Stan and I had enrolled in a five-day workshop led by Steven Harper, an eco-psychologist, wilderness guide, author, and artist. At 8:30 p.m. on arrival day, we had our first session, an orientation to the week’s activities and brief explanation of the goals of the workshop. Harper’s work focuses on wild nature as a vehicle for awakening. For the remainder of the week, he took us for practiced meditative walks through four diverse natural areas in Big Sur’s Ventana Wilderness—a deeply satisfying, introspective experience. After 20 or so years in business, I so needed to reconnect with nature and Steve’s workshop was the ideal medium.

Since that first workshop, I have returned to Esalen four more times and each experience has brought new perspectives and opportunities for inward exploration. For instance, a workshop with cultural anthropologist Dr. Angeles Arrien, The Four-Fold Way: Walking the Paths of the Warrior, Teacher, Healer utilized Shamanic dreaming techniques and practice that allowed me to reconnect with long forgotten experiences in overcoming personal and professional challenges today.

Another time I came with my wife and young children for a week-long session with Rick Jarrow that helped me change course in my career, providing the impetus for me to return to school. Esalen has a children’s program for seminarians through its Gazebo Park School Early Childhood Program and babysitters are available during evening sessions.

In addition to the workshops, Esalen is known for its Arts Center, distinct Massage style, movement and activity programs, and mineral Hot Springs. Esalen produces two catalogs per year covering 500 workshops on diverse topics including writing and visual arts. Here are a couple of examples of courses from the July – December, 2012 catalog:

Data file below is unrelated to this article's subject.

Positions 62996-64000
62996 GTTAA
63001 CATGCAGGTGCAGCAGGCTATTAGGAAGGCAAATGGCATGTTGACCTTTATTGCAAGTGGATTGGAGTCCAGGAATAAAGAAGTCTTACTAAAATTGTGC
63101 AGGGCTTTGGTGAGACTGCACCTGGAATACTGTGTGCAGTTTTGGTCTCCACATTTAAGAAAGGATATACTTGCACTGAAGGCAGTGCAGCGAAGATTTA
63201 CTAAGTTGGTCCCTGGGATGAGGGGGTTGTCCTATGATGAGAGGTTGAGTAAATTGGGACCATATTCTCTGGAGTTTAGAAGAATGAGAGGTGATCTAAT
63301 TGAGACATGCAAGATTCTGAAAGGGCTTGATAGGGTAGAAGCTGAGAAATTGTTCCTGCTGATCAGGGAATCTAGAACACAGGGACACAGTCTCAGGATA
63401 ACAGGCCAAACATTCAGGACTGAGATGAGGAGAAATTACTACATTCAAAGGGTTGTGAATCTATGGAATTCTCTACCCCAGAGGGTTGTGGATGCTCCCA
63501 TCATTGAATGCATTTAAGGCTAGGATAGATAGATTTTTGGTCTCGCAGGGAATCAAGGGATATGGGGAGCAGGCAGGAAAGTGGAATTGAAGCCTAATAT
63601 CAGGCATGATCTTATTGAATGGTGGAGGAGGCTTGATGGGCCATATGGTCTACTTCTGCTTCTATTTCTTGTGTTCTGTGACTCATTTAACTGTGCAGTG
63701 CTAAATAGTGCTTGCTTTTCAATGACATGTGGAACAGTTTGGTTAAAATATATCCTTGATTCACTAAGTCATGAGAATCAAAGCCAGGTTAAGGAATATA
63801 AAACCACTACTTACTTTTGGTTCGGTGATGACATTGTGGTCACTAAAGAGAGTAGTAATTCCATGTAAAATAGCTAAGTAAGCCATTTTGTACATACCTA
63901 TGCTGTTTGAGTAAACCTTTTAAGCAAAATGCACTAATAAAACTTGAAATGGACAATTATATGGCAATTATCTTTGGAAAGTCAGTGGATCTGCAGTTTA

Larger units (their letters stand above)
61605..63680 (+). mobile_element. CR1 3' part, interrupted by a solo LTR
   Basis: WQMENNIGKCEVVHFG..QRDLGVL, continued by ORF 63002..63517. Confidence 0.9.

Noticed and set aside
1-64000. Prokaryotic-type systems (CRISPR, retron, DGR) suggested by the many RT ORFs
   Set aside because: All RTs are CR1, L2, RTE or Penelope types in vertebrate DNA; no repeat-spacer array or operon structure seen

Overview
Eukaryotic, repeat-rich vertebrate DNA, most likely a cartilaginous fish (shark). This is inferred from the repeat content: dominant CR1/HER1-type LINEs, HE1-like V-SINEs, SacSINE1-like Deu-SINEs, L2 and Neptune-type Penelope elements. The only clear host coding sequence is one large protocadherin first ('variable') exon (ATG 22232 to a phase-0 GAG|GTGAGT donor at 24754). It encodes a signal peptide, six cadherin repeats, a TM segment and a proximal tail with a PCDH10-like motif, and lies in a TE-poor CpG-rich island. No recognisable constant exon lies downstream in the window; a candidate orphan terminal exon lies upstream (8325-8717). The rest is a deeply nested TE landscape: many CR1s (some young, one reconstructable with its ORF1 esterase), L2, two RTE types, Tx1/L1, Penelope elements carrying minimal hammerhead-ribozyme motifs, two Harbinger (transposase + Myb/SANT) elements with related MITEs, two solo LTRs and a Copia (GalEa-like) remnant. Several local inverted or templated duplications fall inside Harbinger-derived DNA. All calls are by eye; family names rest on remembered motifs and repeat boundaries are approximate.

Writing the Wild led by Marisa Handler, author of Loyal to the Sky, which won a 2008 Nautilus Gold Award for world-changing books. Her essays, journalism, fiction, and poetry have appeared in numerous publications, and she teaches creative writing at Stanford and the California Institute for Integral Studies.

Framing Nature: Photography as Meditation and Mirror led by Andy Abrahams Wilson, an award-winning filmmaker and photographer. Recent projects include the Academy Award semifinalist Under Our Skin and the PBS broadcast The Grove. His focus is using the camera to create a bridge between ourselves and our environment.

Generally, depending on my level of stress it takes up to two days to melt into the Esalen experience. It is for this reason that I recommend at least a five-day workshop, ideally seven-days with a five-day and a three-day workshop.